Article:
When somebody does something wrong in the workplace, if they are not terminated, they are often disciplined in one way or another. If an employee is not living up to his or her occupational duties but still proves to be a good quality worker, he or she may be demoted instead of being fired. While these may be justifiable reasons for being demoted or disciplined, there is sometimes unfair discipline or demotion that occurs in the workplace.
One way that somebody may be disciplined in the workplace is by receiving a warning or not being awarded a bonus. This may occur for a number of justifiable reasons—for example, perhaps the worker was late an excessive amount of times, or acted out in a rude manner. Perhaps he or she used language or acted in such a way that is intolerable in a professional environment. However, an example of unfair discipline can occur if a manager and a employee have a personal disagreement about something, an employee does not respond favorably to an employer’s sexual advances, or the manager discriminates against a worker’s religion, gender, age, or sexual orientation. These can also be reasons for an unfair demotion.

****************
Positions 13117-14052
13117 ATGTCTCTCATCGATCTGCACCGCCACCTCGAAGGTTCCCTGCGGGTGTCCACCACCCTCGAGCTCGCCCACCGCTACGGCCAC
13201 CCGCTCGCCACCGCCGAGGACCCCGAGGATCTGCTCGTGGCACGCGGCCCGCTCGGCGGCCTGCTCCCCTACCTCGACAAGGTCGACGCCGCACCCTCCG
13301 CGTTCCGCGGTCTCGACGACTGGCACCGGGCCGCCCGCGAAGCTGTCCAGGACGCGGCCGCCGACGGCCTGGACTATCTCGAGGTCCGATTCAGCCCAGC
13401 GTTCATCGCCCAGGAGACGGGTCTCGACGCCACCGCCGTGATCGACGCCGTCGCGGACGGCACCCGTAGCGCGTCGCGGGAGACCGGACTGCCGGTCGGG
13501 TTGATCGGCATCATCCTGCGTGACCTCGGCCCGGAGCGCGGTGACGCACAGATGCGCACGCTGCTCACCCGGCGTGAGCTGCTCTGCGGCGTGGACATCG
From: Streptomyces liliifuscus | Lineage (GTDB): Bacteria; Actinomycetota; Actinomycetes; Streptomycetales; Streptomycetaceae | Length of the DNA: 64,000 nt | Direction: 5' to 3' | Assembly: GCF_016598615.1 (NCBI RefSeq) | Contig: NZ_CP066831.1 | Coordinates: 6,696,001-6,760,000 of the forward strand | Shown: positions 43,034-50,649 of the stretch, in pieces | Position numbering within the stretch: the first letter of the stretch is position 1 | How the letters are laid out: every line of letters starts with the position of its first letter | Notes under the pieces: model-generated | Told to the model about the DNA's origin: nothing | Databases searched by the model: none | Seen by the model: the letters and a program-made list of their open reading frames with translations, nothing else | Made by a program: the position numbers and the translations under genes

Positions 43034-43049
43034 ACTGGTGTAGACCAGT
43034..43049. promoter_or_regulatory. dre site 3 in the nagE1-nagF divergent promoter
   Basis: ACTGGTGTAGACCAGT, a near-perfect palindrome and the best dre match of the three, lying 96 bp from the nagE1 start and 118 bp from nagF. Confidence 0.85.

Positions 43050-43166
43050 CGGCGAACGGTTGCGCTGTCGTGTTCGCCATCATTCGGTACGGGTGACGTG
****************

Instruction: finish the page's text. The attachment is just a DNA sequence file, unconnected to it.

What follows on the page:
Did you know?
A demotion, just as the name would suggest, is the opposite of a promotion.
While a promotion means a more important job that often comes with a higher salary, a demotion means a less important job that usually accompanies a pay cut. While some people are justifiably demoted (this is sometimes an alternative to overall job termination) there are times when it is unfair.